Paula Lerner has been reaching out to the women of Afghanistan ever since the overthrow of the Taliban in 2002. As a photographer and activist, she has seen the unique challenges and triumphs of women's rights activists there. Abbas Jaffer of AltMuslimah recently interviewed her about her involvement in Afghan women's development.
When did you begin travelling to Afghanistan and working with the Business Council for Peace?
Paula Lerner: I have been to Afghanistan five times, beginning in 2005. During the first three trips I was part of a team of volunteers working with the Business Council for Peace, a non-profit organisation that helps women establish and grow self-sustaining businesses. In 2006, I collaborated with the Washington Post to produce an award-winning multimedia feature about this group of unusual businesswomen, which is archived online.
My last two trips I spent primarily in Kandahar working on a separate project about women in that city.
Is the coverage on Afghanistan in the United States painting an accurate portrayal of what's really going on there?
I feel that media coverage is generally not as in-depth or well rounded as it should be, and for that reason it is also not as accurate as it should be. In general, the coverage is limited, and heavily focused on the military and on the Taliban insurgency. There is very little coverage of daily life, or stories that would give Americans a better understanding of the cultural complexities or the human side of the Afghan people. Without that balance, I feel we get a very skewed picture, and so our capacity for compassion – and also for real understanding – is stunted.
Can you tell us a bit about the efforts and challenges faced by Sitara Achikzai, the women's rights activist recently killed by the Taliban?
Sitara Achakzai was an intelligent, educated, articulate and vibrant woman who was working very hard to improve the situation of men, women and children in her home province of Kandahar. As an elected member of the Kandahar Provincial Council, she had a price on her head, as do all of the council's members. She was very brave to continue her efforts under such circumstances.
A few weeks before her murder, I did an in-depth interview with Achakzai, and one of the things she told me that she was most proud of was that she and the other three women on the Provincial Council were recognised as being more honest and less corrupt than some of the male members of the council. When men in the province would bring a petition to the council, some of them would seek her and the other women out to act as their representative on a case because of this.
What do you think the role of Western women should be in helping Afghan women? How would you characterise these interactions?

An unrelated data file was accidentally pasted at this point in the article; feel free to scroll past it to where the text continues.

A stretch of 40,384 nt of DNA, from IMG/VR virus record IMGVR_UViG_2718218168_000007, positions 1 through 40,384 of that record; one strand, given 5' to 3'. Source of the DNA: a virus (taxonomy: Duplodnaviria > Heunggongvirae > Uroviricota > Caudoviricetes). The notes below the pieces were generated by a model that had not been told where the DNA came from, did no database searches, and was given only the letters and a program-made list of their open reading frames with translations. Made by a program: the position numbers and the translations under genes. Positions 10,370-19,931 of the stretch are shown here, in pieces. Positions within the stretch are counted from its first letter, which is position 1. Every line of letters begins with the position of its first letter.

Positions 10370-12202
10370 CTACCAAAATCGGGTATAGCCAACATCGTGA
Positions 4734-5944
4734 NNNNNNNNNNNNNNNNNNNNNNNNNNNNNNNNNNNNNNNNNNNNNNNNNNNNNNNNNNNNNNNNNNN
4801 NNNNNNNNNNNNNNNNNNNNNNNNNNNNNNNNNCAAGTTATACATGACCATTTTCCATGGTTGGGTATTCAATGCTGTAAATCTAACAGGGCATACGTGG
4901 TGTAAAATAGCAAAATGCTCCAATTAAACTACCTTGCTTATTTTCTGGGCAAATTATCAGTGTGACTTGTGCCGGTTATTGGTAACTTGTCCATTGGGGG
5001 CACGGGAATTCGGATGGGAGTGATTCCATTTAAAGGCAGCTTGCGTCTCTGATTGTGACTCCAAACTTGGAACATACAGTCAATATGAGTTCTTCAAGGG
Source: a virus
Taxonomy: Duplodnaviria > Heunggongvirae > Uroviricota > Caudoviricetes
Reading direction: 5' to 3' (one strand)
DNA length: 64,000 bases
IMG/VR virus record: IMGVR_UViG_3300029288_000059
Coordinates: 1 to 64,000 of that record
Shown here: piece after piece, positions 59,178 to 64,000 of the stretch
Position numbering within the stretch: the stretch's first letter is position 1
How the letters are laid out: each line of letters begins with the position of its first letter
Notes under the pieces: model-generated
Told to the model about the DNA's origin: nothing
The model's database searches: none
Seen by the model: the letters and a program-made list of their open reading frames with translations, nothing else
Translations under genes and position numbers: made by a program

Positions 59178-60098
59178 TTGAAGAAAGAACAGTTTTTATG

Through the Business Council for Peace (Bpeace), I saw successful Western businesswomen reach out to advise, train and, in some cases, help launch their sisters in Afghanistan. What was beautiful to see about these interactions was that this was a clear case of Western women offering a hand up, not a hand out. I think this kind of effort is exactly what we in the West should be focusing on if we wish to improve things in Afghanistan.
I saw many strong friendships develop between the Bpeace members and the Afghan women in the programme, which have lasted over time. I think it's fair to say that on both sides the women's lives were changed in a positive way. Other groups that I have seen doing similarly good work is Women for Afghan Women and Project Artemis at the Thunderbird School of Global Management, to name a few.
What are some accomplishments that Afghan women have achieved that don't always get highlighted in the mainstream media?
There are many women's success stories that go under-reported in the mainstream media. Over the last four years, I have personally interviewed Afghan women in business, media and politics who are doing outstanding things in their fields but whose stories are for the most part unknown in the West.
On just this last trip in March I met with women in traditional garment-making and embroidery businesses, women who are beekeepers and honey producers, and women who manufacture soccer balls. Collectively they employ hundreds of other women and have a significant impact on their communities, both financially and as role models.
Part of my personal mission as a photojournalist and multimedia producer is to shine a light on these women, and to tell their stories to a larger audience in order to give a more balanced perspective on the experience of women in Afghanistan.
* Abbas Jaffer (email@example.com) is associate editor of Altmuslimah and will be studying gender and Islam at Harvard Divinity School this fall. This abridged article is distributed by the Common Ground News Service (CGNews)